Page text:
The Federal Circuit’s recent decision in Helsinn Healthcare S.A. v. Teva Pharmaceuticals (Fed. Cir. May 1, 2017) held the public sale of an invention qualifies as prior art even if the details of the invention are not publicly disclosed. The PTO has been operating for the past several years that such sales do not qualify as prior art. From the MPEP:
The phrase “on sale” in AIA 35 U.S.C. 102(a)(1) is treated as having the same meaning as “on sale” in pre-AIA 35 U.S.C. 102(b), except that the sale must make the invention available to the public.
MPEP 2152.02(d). This statement is obviously wrong under Helsinn, and I expect that the Supreme Court would side with the Federal Circuit on this point (but probably won’t take the case).
The court expressly refused to determine whether a non-public sale (or offer-to-sell) also qualifies as prior art under the AIA or must at least the fact-of-the-sale be made public. The court also refused to make any holding regarding whether secret commercialization (other than sales) by the patentee qualifies as prior art under the AIA. The AIA does not support expressly support such a notion – of course neither did the statute pre-AIA. The court also does not discuss the continued relevance of experimental use, but does fall-back on the Pfaff ready-for-patenting on-sale analysis.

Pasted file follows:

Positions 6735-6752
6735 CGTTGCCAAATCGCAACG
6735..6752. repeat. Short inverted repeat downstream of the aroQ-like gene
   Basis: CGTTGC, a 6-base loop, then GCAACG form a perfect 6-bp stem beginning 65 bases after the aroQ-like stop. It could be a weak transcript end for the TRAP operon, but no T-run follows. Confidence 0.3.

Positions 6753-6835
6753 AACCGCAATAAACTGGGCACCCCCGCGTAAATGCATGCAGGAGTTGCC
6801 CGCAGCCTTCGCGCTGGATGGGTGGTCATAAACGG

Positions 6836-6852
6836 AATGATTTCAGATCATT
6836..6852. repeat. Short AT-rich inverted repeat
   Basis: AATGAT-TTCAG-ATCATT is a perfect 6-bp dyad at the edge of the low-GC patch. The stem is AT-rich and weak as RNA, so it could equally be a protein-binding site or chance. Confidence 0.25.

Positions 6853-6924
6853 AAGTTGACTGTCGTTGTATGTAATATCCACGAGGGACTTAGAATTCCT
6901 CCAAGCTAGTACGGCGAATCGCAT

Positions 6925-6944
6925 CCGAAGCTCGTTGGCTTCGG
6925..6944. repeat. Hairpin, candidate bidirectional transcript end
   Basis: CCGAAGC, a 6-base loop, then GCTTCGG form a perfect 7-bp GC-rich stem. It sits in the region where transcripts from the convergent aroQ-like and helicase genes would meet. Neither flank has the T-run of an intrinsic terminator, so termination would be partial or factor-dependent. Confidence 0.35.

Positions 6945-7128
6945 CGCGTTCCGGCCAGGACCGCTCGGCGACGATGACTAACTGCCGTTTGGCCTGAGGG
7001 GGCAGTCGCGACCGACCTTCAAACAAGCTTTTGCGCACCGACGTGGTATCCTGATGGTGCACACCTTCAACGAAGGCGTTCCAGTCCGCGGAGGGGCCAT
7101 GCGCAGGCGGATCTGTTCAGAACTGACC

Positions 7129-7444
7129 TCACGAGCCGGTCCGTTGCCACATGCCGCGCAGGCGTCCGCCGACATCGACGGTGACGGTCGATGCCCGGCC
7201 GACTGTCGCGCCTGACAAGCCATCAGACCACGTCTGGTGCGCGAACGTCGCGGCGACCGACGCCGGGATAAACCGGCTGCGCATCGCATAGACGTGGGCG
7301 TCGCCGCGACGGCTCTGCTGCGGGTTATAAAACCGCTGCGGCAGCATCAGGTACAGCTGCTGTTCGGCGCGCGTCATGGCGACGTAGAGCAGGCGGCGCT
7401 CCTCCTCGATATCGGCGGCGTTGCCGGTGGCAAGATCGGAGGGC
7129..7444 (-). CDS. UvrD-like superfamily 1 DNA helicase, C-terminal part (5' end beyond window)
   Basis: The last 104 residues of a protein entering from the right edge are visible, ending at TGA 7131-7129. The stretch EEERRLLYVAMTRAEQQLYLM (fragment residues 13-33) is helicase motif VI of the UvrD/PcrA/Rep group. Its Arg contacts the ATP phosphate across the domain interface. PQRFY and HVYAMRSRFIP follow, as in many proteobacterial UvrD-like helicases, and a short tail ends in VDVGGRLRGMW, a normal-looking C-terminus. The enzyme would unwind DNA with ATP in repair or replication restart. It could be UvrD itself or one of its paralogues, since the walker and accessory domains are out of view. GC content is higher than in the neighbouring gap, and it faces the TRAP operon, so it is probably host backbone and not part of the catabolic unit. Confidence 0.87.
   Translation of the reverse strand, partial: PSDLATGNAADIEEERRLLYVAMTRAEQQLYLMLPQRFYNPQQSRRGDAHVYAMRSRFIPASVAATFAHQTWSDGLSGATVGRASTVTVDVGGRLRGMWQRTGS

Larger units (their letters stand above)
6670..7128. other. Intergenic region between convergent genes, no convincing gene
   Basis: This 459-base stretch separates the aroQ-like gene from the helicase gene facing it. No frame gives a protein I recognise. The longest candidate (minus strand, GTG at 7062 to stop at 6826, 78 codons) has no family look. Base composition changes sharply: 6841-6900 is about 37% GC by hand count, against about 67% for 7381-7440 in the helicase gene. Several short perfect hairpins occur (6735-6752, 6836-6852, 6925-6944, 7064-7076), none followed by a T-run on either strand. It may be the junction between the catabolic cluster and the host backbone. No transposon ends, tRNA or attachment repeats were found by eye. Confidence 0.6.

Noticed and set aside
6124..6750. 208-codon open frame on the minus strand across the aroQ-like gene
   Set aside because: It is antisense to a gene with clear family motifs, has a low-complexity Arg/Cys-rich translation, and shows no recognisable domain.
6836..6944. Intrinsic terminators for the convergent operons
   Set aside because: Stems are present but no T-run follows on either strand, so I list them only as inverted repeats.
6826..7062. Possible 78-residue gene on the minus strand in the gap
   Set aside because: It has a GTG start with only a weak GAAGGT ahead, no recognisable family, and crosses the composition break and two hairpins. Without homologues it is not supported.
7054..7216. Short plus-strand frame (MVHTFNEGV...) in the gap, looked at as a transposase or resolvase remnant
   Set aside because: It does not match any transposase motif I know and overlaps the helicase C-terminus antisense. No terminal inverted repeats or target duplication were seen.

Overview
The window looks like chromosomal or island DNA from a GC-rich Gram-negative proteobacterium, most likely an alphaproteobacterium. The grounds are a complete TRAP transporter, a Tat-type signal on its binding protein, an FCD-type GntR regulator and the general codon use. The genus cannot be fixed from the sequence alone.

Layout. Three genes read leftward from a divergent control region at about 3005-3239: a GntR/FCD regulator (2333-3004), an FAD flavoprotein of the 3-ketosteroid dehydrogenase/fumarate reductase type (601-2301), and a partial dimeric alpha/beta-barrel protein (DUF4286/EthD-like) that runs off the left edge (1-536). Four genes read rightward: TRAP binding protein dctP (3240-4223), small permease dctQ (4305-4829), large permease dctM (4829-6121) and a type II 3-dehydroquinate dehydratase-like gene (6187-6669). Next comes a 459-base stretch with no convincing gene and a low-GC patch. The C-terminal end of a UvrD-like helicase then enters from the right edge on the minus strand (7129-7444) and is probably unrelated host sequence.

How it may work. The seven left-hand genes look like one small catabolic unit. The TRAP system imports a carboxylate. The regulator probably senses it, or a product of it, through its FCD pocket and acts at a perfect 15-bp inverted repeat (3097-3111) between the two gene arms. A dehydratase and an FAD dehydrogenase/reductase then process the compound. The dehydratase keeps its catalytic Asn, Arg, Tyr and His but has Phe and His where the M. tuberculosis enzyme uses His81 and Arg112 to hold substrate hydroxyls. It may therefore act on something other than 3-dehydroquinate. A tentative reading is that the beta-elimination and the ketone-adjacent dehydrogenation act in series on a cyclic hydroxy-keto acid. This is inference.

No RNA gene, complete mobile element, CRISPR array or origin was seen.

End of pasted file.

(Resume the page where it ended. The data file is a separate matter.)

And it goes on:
Obviousness: These issues involve an interesting and largely unresolved mix between statutory prior art and “non-statutory bars to patentability.” The outcome of this mix becomes quite relevant and important once we begin focusing on obviousness. The Post-AIA obviousness statute redoubles its focus on the prior art – as such any non-statutory-bars eventually developed by the courts should probably not qualify as prior art for obviousness purposes.